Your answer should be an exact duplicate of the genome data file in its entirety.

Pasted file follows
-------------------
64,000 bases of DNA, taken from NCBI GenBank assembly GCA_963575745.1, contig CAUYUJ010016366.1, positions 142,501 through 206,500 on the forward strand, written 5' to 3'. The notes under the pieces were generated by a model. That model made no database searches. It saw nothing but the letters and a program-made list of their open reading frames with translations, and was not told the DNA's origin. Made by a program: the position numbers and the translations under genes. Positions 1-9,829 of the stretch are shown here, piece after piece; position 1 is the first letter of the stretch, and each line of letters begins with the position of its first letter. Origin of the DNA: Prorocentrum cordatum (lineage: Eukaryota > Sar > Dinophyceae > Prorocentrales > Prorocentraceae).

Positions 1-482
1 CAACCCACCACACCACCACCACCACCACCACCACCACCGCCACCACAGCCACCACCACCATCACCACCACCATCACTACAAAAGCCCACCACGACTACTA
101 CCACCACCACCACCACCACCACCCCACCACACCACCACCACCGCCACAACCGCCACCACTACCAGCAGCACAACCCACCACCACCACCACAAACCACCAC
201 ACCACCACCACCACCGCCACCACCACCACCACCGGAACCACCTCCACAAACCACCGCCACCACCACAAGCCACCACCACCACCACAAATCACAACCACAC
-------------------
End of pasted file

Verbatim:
64,000 bases of DNA, taken from NCBI GenBank assembly GCA_963575745.1, contig CAUYUJ010016366.1, positions 142,501 through 206,500 on the forward strand, written 5' to 3'. The notes under the pieces were generated by a model. That model made no database searches. It saw nothing but the letters and a program-made list of their open reading frames with translations, and was not told the DNA's origin. Made by a program: the position numbers and the translations under genes. Positions 1-9,829 of the stretch are shown here, piece after piece; position 1 is the first letter of the stretch, and each line of letters begins with the position of its first letter. Origin of the DNA: Prorocentrum cordatum (lineage: Eukaryota > Sar > Dinophyceae > Prorocentrales > Prorocentraceae).

Positions 1-482
1 CAACCCACCACACCACCACCACCACCACCACCACCACCGCCACCACAGCCACCACCACCATCACCACCACCATCACTACAAAAGCCCACCACGACTACTA
101 CCACCACCACCACCACCACCACCCCACCACACCACCACCACCGCCACAACCGCCACCACTACCAGCAGCACAACCCACCACCACCACCACAAACCACCAC
201 ACCACCACCACCACCGCCACCACCACCACCACCGGAACCACCTCCACAAACCACCGCCACCACCACAAGCCACCACCACCACCACAAATCACAACCACAC